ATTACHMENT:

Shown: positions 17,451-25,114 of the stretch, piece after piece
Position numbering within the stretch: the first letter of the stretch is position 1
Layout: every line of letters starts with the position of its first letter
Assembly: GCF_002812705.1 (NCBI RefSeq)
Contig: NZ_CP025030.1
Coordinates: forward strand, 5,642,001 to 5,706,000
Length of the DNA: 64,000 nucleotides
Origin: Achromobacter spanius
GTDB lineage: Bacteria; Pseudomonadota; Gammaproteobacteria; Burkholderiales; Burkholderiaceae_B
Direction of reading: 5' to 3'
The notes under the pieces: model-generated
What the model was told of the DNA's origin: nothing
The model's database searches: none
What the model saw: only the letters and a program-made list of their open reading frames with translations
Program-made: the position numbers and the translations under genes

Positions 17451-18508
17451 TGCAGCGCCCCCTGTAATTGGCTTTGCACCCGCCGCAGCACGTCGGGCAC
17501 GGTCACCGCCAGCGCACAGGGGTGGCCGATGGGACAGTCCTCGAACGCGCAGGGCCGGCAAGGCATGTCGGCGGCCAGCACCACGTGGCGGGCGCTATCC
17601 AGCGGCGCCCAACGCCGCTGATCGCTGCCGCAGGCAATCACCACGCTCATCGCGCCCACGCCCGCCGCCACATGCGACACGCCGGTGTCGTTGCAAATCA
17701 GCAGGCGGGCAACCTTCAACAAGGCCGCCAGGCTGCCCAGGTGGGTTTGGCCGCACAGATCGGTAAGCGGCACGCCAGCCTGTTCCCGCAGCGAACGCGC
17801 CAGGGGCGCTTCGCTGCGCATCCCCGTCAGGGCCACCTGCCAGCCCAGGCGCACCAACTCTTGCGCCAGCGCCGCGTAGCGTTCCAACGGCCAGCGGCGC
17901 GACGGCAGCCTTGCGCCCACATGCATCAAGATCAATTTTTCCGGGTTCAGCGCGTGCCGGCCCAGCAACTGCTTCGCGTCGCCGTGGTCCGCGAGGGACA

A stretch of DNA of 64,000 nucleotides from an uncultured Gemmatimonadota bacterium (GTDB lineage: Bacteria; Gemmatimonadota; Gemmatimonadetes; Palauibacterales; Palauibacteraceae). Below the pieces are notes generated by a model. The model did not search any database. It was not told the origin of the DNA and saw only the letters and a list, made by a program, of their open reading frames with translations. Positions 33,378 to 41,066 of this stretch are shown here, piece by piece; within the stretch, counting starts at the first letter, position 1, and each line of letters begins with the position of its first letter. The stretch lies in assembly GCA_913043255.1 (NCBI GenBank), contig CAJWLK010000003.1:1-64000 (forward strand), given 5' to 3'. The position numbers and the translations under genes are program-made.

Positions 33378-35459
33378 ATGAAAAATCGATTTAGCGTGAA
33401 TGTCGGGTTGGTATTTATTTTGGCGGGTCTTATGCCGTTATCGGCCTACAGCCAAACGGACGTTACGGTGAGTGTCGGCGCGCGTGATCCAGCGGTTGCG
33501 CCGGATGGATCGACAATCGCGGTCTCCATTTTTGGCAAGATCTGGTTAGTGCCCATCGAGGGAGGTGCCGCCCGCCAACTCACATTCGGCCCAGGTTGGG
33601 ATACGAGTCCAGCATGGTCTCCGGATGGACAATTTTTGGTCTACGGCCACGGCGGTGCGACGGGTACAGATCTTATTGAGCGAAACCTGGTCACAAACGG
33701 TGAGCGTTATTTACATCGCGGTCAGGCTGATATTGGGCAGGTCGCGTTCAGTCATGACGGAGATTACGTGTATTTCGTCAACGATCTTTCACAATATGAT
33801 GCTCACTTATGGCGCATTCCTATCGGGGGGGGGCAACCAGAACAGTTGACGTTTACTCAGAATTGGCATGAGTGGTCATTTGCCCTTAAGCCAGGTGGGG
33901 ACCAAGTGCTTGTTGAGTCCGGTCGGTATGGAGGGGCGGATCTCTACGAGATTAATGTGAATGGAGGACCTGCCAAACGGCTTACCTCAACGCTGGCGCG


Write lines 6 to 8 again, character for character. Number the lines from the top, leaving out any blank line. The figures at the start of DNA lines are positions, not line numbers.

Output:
Coordinates: forward strand, 5,642,001 to 5,706,000
Length of the DNA: 64,000 nucleotides
Origin: Achromobacter spanius